Dr Andrew Schofield

Reader in Psychology

School of Life & Health Sciences

Aston University

Birmingham, B4 7ET                                                                           

    Dr Andrew Schofield

Phone:+44 (0)121 204 3313 

Email: a.schofield@aston.ac.uk

Room: SW410d

Research Group

Basic and Applied Neurosciences Group

The Centre for Vision and Hearing Research 

The Aston Laboratory for Immersive Virtual Environments (ALIVE) 

Aston Research Centre for Healthy Ageing (ARCHA)

I joined the Department of Psychology as a Reader in October 2018 having previously been a Senior Lecturer at the University of Birmingham.

I have been working in the field of Visual Perception for nearly 30 years but have always combined this with a strong interest in Computer Vision and Machine Learning including Neural Networks.  

  • BEng, Brunel University, 1990
  • PhD, Communication and Neuroscience, Keele University 1994
  • Diploma in Psychology, Open University, 1996
  • PGCert Learning and teaching in Higher Education, University of Birmingham, 2001
  • 2016 – 2018: Deputy Director of Education, College of Life and Environmental Sciences, University of Birmingham.2006-2018: Senior Lecturer, School of Psychology, University of Birmingham.
  • 1999-2006: Lecturer, School of Psychology, University of Birmingham.
  • 1996-1999: Research Fellow, School of Psychology, University of Birmingham.
  • 1995-1996: Senior Scientific Officer, Forensic Science Service.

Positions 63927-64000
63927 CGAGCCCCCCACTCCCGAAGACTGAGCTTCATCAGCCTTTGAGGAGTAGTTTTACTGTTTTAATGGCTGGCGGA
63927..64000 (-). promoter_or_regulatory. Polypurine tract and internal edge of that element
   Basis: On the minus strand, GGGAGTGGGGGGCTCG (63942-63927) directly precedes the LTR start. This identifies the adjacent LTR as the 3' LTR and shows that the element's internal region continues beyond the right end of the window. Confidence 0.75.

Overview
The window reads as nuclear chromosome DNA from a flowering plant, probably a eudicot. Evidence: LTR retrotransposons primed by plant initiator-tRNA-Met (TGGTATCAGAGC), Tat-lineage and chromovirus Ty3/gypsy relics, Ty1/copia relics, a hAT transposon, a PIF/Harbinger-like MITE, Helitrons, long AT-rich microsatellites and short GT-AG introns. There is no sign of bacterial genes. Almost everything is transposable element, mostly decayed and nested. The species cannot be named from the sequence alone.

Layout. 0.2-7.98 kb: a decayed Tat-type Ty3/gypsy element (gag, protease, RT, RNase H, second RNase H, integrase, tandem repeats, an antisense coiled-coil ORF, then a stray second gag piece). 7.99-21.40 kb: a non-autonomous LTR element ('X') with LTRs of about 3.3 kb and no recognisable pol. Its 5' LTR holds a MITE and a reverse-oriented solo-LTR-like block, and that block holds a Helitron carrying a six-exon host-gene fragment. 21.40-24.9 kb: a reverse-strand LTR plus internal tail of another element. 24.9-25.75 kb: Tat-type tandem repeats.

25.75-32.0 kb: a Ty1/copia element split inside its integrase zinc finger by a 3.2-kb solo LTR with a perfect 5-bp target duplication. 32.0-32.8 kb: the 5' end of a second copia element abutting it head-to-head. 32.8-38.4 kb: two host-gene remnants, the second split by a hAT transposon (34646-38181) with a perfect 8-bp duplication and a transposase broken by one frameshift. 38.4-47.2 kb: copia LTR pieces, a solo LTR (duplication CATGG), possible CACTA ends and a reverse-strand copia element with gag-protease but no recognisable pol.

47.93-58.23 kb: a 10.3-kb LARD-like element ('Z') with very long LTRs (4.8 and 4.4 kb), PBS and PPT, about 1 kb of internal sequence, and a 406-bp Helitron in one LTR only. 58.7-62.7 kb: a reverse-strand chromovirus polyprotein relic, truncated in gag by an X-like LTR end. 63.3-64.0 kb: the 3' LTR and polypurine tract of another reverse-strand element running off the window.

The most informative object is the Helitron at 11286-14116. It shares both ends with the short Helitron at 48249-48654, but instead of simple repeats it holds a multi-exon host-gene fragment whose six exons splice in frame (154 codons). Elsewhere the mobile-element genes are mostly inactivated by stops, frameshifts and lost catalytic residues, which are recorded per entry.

• 1993-1995: Research Fellow, Dept of Electrical and Electronic Engineering, Brunel University.
Second year Research Methods and Advances Statistics.

My research focuses on human visual perception with applications in computer vision and robotics. I also study changes in visual perception in older adults.

My main focus is on the perception of visual texture (second-order vision) and how this enables humans to distinguish between changes in illumination from changes in the material properties of surfaces. This is combined with an interest in shape-from-shading, the role of shadows in object perception, and depth perception.

In Computer Vision the same mechanisms that we think are used by humans to separate illumination and material changes can be used by machines for the same purpose (intrinsic image extraction). Here I am also interested on how human edge and surface processing can be modelled with machine learning and deep neural networks to aid in the reconstruction of 3D shape from 2D images.

Older adults find it harder to see visual texture than younger adults and this may lead to difficulty in judging the shape of uneven surfaces such as steps. Here I am interested in how step markings might be manipulated to influence toe clearance in older adults.

I am a member of the Basic and Applied Neurosciences Group https://www2.aston.ac.uk/lhs/research/centres-facilities/basic-and-applied-neurosciences. The Centre for Vision and Hearing Research https://www2.aston.ac.uk/lhs/research/centres-facilities/cvhr, The Aston Laboratory for Immersive Virtual Environments (ALIVE) https://www2.aston.ac.uk/lhs/research/centres-facilities/alive and the Aston Research Centre for Healthy Ageing (ARCHA) https://www2.aston.ac.uk/lhs/research/centres-facilities/archa

Reconstructing 3D structure from single images: a perceptual reconstruction approach. 2019-2022, EPSRC, ~£1,500,000 FEC, Joint with Computer Science at Surrey and Psychology at Southampton.

Visual Image Interpretation in Humans and Machines, 2014-2017, EPSRC Network, ~£140,000 joint with Computer Science at Bath.

  • Austyn Tempesta (University of Birmingham)
  • Krishna Perumal (University of Birmingham)
  • Hannah Broadbent (Joint ESRC Midlands Graduate School studentship with University of Nottingham).
  • Timmion Skervin (External advisor, Liverpool John Moores University).
  • Fellow Higher Education Academy
  • Member Applied Vision Association
  • Member British Machine Vision Association
  • Member Vision Sciences Society